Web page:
This Rolex just came in today. An "E" serial NOS ca. 1991, apparently new old stock, unworn watch. Note the absence of any wear under the lug (yellow arrow). Even internally, the watch looks as good as brand new however this could fool only a novice watch collector.
The auto rotor assembly reveals a different story- the watch is long time overdue for complete overhaul. Note the 'saw dust' all over the rotor bridge: this mixture of dirt, gummed-up oil and metal particles would kill the watch in just few months.
Beware of NOS ! All NOS do need complete overhaul before they could be worn again. Buying an expensive timepiece from a fellow collector could be problematic, even when the seller is completely honest. "Never worn" or "worn only on special occasion" usually means overdue for an overhaul! If you really like the watch then offer the seller to split costs of having it overhauled.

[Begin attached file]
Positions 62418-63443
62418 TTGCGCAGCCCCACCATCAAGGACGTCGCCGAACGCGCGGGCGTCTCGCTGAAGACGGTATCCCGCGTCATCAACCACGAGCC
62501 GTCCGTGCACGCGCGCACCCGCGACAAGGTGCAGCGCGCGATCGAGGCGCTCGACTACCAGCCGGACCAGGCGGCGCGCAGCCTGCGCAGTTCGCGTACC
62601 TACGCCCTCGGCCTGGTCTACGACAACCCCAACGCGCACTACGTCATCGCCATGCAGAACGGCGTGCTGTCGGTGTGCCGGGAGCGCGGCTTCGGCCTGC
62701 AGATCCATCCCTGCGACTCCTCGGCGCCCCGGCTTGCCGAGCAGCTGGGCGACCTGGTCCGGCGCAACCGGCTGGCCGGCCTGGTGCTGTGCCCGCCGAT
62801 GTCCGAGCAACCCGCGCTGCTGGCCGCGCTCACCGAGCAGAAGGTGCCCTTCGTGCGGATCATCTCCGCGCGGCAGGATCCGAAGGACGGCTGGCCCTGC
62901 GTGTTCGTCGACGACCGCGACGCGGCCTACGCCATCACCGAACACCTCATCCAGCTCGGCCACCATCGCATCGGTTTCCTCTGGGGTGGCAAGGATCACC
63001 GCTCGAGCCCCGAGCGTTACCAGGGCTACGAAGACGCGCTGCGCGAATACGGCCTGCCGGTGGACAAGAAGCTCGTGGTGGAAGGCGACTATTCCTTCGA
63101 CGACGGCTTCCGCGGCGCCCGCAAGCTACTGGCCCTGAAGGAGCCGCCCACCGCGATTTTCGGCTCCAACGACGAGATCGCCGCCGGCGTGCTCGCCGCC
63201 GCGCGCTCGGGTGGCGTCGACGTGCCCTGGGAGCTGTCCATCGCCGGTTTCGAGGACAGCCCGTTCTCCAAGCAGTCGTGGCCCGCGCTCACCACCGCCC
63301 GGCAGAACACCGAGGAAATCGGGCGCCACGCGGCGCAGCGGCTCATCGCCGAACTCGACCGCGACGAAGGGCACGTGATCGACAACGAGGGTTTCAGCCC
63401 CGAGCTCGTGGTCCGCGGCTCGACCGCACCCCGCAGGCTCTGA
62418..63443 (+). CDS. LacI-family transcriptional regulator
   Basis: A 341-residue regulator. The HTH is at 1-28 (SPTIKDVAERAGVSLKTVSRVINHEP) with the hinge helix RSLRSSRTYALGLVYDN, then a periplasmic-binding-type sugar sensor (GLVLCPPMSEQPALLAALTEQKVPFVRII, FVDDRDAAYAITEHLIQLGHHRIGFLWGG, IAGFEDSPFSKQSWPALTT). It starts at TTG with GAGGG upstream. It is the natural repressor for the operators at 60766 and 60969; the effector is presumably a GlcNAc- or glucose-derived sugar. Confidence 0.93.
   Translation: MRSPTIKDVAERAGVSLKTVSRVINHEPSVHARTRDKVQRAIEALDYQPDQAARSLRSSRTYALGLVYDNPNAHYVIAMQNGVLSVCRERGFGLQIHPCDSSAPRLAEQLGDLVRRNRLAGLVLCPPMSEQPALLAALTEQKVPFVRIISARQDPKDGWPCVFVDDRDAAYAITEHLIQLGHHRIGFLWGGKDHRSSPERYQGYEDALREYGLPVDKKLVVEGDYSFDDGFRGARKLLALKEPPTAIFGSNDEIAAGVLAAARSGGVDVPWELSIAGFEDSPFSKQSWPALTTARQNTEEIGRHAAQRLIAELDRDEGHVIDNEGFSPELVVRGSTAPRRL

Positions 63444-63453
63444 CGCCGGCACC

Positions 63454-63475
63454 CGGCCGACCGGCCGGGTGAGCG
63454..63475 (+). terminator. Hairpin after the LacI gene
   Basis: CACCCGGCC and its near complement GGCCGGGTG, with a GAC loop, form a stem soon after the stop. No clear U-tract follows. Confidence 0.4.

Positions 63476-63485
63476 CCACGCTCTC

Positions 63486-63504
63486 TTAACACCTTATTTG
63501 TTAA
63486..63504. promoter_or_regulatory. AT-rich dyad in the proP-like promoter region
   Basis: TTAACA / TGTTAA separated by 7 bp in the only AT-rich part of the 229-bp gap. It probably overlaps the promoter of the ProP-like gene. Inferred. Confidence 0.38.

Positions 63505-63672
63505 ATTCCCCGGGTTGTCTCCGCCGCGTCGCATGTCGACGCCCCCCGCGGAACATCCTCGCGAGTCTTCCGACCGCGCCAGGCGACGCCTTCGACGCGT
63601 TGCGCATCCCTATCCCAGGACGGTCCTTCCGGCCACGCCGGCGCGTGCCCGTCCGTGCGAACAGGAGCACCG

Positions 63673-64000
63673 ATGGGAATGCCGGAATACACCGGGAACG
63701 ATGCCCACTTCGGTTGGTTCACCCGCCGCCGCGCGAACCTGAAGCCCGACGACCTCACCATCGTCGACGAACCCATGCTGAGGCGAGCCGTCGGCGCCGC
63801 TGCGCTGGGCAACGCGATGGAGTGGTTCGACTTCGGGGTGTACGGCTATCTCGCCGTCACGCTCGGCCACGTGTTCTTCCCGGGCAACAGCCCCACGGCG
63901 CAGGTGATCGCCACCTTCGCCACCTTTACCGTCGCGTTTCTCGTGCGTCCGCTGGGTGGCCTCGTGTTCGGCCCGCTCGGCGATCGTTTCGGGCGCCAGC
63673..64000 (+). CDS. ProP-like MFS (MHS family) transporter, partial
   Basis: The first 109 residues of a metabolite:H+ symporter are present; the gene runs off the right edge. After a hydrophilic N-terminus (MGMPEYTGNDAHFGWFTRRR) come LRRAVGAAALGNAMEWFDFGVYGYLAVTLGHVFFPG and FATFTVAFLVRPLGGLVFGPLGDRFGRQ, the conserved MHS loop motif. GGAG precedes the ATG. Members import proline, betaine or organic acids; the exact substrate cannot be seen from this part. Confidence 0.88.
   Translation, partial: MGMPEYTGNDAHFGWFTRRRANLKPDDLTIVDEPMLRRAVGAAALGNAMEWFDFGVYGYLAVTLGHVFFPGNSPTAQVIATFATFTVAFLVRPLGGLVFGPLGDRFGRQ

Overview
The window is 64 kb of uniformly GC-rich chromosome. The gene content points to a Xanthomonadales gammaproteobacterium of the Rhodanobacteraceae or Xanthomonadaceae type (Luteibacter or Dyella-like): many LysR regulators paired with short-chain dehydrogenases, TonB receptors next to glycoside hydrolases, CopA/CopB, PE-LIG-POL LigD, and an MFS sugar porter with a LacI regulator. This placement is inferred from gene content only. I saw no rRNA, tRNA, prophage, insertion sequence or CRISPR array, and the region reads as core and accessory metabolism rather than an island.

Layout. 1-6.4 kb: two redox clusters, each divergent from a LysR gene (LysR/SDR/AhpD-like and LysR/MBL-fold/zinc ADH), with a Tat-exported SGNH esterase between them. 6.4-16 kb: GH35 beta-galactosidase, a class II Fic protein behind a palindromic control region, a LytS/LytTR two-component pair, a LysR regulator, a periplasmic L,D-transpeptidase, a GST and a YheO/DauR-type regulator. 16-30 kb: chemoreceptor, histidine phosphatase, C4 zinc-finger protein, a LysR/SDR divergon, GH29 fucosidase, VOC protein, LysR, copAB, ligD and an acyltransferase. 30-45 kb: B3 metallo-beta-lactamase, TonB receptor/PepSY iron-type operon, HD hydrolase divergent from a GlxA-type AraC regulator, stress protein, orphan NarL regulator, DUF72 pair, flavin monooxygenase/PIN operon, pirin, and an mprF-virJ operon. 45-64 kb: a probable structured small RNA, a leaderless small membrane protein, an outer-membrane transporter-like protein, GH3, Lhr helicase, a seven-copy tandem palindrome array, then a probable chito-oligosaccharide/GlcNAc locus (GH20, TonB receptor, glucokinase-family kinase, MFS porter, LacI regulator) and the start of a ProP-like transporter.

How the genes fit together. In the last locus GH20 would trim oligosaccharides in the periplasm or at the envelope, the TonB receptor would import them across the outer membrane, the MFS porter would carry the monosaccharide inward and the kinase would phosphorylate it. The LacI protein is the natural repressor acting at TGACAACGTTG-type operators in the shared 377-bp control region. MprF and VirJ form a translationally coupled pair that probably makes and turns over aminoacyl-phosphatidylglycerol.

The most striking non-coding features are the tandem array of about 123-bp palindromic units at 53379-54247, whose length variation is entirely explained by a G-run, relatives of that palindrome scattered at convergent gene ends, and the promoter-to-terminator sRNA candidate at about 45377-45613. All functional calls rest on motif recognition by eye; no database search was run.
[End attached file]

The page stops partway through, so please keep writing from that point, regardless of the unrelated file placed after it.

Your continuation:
[Q]: What is the difference between BNIB and NOS?
BNIB (Brand new in box) and NOS (new old stock) are commonly abused terms in watch trading. In my books, BNIB means only one thing: a brand new in box, purchased directly from dealer, where the definition of a dealer is "person who sells watches for a living". The very moment you leave dealer's shop, it is no longer BNIB.
If you are buying something from someone who is not a dealer then you are not buying BNIB. At the best it is LBNIB (like brand new in box) and you are not necessarily the second or third owner either. NOS apply to OLD / VINTAGE unsold watches that are no longer in production. Unfortunately, this means different thing to different people.
In this particular case, the watch was possibly wound manually or was sitting on watch winder, or worn on a different bracelet or leather strap. Maybe just for a day or two. The point is this: it EXTERNALLY looks like NOS yet internally something has happened in the past to cause the wear as shown on photo.